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International Differences in Emissions Intensity and Emissions Content of Global Trade

Stratford Douglas () and Shuichiro Nishioka ()

No 09-02, Working Papers from Department of Economics, West Virginia University

Abstract: Understanding international differences in the emissions intensity of trade and production is essential to understanding the effects of greenhouse gas limitation policies. We develop data on emissions from 48 industrial sectors in 32 countries and estimate the CO2 emissions intensity of production and trade. We find no evidence that developing countries specialize in emissions-intensive sectors; instead, emissions intensities differ systematically across countries because of differences in production techniques. Northern and Western European countries have the lowest emissions-intensity, while Southern and Eastern European countries and China have the highest emissions-intensity. Developed countries such as Japan and the United States whose trading partners are mostly developing countries import the most emissions.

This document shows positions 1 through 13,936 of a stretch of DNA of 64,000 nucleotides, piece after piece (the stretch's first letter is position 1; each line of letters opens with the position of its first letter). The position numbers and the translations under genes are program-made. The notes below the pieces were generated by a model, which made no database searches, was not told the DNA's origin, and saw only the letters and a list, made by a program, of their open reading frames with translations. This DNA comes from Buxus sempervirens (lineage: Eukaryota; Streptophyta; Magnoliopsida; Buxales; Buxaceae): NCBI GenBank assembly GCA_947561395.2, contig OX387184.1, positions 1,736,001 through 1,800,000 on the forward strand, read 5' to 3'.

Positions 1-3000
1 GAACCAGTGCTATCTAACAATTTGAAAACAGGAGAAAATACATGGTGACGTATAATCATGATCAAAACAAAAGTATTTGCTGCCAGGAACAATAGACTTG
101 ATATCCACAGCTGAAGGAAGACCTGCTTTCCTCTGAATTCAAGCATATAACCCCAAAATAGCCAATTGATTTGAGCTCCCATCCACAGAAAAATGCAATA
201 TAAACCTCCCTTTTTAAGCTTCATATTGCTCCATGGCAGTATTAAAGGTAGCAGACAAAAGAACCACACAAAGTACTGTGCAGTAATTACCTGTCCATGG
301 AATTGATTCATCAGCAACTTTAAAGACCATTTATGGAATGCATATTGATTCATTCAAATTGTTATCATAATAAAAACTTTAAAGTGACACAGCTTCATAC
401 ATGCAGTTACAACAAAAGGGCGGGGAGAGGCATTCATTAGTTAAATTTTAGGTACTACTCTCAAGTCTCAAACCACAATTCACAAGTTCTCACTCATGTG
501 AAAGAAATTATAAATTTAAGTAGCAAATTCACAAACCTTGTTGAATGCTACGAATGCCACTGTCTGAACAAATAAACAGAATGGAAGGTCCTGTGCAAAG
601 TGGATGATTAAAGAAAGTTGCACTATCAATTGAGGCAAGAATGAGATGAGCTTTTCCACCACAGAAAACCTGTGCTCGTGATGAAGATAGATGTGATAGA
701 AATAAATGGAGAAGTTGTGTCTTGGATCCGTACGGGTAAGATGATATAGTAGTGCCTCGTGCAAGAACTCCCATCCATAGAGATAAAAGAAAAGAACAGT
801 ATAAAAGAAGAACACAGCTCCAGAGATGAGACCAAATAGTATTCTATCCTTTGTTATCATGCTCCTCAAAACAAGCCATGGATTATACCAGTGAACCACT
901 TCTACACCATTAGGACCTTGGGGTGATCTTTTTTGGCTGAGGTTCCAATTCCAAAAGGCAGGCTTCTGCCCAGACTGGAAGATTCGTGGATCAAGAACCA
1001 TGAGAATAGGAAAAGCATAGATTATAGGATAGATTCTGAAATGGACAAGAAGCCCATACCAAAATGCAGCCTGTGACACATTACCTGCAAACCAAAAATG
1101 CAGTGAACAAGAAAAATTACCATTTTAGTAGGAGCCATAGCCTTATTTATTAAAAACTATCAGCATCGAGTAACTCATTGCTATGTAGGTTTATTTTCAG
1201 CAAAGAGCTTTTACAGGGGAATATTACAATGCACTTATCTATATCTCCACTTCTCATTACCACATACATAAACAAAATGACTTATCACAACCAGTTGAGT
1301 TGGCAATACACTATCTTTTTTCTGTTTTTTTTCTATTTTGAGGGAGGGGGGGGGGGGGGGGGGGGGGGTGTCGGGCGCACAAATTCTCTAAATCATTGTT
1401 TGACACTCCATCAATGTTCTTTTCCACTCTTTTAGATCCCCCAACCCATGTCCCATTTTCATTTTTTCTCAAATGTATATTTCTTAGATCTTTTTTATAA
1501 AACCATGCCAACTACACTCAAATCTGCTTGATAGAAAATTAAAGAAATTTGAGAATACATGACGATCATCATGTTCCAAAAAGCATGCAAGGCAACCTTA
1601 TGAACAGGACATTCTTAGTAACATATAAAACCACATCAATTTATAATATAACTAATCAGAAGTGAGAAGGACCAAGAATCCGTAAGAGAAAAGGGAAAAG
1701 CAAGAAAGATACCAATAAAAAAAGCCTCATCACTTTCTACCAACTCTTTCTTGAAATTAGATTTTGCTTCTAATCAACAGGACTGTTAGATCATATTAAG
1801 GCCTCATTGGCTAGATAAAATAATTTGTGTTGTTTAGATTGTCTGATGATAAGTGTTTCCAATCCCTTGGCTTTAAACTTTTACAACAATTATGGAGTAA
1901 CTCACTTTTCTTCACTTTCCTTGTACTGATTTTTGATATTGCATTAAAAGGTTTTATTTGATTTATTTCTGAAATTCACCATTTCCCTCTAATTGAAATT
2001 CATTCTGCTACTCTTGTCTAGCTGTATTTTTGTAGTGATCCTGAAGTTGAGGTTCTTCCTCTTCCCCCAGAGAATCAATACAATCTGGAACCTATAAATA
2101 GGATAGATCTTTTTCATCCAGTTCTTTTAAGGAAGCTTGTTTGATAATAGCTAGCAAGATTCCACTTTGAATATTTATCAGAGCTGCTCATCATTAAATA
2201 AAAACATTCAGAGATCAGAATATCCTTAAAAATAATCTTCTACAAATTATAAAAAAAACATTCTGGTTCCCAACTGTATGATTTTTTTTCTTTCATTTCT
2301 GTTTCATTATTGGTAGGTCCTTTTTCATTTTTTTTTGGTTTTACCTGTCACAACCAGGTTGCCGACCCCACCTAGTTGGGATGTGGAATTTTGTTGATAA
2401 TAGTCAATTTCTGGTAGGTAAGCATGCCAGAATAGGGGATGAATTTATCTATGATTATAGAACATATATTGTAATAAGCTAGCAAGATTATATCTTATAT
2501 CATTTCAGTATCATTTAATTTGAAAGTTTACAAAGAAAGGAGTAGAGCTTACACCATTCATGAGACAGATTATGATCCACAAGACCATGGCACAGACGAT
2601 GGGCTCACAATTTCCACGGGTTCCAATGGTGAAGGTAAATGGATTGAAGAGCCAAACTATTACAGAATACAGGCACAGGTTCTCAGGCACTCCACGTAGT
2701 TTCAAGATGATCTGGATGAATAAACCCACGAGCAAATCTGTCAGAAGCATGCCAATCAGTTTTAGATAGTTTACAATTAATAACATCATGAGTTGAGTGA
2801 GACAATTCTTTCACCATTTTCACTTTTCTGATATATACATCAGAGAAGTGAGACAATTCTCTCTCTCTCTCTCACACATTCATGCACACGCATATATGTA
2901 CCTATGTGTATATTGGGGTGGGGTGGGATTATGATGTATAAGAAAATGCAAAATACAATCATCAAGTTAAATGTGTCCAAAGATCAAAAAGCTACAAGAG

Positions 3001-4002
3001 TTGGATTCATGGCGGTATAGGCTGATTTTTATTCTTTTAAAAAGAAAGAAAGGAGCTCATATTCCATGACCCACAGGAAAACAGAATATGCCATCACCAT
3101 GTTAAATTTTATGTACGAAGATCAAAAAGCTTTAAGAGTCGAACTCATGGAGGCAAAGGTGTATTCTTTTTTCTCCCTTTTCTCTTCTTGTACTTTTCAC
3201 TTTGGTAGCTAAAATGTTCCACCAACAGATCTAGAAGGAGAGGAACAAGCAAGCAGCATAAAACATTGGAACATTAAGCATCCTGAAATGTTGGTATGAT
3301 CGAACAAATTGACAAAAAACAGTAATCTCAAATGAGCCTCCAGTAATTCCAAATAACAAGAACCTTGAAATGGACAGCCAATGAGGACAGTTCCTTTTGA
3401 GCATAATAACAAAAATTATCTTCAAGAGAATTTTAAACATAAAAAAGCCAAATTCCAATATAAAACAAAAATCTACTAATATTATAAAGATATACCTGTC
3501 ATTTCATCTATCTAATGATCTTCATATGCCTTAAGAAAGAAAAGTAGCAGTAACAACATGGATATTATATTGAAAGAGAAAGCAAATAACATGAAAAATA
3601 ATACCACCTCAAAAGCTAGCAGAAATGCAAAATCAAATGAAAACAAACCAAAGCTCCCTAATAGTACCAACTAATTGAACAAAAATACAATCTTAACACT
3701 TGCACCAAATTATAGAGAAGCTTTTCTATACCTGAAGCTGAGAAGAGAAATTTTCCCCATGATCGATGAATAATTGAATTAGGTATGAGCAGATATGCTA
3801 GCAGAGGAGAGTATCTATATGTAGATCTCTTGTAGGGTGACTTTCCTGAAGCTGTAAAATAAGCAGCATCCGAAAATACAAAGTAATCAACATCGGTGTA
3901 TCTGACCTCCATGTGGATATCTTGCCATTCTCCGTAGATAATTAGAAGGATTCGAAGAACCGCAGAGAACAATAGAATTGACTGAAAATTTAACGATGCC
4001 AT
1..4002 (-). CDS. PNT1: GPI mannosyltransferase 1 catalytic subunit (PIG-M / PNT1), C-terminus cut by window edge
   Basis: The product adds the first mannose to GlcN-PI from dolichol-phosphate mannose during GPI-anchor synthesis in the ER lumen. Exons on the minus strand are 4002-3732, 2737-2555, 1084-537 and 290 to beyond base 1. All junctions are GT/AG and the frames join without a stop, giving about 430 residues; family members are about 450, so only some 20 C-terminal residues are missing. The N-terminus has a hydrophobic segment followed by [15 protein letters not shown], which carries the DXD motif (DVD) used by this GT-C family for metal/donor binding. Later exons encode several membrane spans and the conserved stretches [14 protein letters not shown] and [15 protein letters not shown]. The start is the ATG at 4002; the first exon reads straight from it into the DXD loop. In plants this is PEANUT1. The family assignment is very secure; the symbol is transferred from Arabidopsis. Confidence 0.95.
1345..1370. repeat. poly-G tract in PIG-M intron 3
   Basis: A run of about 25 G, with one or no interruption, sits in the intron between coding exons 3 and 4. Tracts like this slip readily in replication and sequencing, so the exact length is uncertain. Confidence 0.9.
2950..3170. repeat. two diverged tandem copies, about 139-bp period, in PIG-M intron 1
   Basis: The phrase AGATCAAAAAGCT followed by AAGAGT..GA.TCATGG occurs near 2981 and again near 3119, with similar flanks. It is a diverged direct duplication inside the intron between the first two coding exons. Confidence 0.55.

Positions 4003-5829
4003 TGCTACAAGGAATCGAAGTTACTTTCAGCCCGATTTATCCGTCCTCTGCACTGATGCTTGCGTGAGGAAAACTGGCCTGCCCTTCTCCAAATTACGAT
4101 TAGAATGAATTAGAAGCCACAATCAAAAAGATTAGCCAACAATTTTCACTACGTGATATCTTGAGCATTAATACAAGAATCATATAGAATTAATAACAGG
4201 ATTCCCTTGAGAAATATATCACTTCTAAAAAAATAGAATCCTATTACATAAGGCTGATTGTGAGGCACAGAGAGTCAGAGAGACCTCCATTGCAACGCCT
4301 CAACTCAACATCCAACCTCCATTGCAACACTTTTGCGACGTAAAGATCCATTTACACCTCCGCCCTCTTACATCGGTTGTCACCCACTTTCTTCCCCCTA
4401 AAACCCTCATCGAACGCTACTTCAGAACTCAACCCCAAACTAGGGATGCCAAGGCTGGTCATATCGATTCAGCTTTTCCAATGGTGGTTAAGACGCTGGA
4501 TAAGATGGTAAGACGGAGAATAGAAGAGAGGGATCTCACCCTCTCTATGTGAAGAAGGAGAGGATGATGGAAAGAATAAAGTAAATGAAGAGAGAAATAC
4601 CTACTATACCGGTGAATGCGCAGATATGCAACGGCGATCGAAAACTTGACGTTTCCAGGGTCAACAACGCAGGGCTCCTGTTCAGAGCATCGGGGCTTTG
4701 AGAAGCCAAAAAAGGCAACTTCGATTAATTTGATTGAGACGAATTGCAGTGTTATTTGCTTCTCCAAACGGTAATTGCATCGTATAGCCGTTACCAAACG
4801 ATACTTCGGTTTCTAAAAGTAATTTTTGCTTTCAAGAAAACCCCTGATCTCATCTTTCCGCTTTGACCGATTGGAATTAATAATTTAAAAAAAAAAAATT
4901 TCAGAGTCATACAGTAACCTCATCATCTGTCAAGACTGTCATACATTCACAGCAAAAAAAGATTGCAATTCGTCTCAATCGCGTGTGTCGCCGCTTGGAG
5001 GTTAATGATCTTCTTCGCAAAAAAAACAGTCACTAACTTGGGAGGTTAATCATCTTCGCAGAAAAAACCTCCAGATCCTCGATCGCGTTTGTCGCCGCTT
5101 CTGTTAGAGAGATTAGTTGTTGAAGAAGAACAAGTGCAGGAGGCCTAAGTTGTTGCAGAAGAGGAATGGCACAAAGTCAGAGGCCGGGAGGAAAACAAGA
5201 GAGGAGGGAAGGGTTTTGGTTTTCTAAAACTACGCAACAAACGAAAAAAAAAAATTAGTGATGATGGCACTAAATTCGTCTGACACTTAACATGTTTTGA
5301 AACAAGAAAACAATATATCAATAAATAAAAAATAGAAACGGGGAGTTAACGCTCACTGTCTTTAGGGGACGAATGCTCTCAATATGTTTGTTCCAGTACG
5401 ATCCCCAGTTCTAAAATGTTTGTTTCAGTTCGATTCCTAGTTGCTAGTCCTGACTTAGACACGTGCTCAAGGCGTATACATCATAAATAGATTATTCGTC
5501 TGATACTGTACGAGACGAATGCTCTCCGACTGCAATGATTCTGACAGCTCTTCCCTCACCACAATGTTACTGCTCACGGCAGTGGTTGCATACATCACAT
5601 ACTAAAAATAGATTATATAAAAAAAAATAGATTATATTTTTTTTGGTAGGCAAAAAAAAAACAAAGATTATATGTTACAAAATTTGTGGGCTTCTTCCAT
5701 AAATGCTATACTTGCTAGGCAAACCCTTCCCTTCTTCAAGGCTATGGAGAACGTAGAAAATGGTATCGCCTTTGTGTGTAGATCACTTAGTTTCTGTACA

Keywords: Heckscher-Ohlin; Emissions Technique; CO2 Emissions; Environment (search for similar items in EconPapers)
JEL-codes: F18 Q27 Q56 (search for similar items in EconPapers)
Pages: 36 pages
Date: 2009
New Economics Papers: this item is included in nep-ene, nep-env, nep-int and nep-reg
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http://be.wvu.edu/phd_economics/pdf/09-02.pdf First version, September 2009 (application/pdf)

Related works:
Journal Article: International differences in emissions intensity and emissions content of global trade (2012) Downloads
Working Paper: International Differences in Emissions Intensity and Emissions Content of Global Trade (2010) Downloads
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Persistent link: https://EconPapers.repec.org/RePEc:wvu:wpaper:09-02

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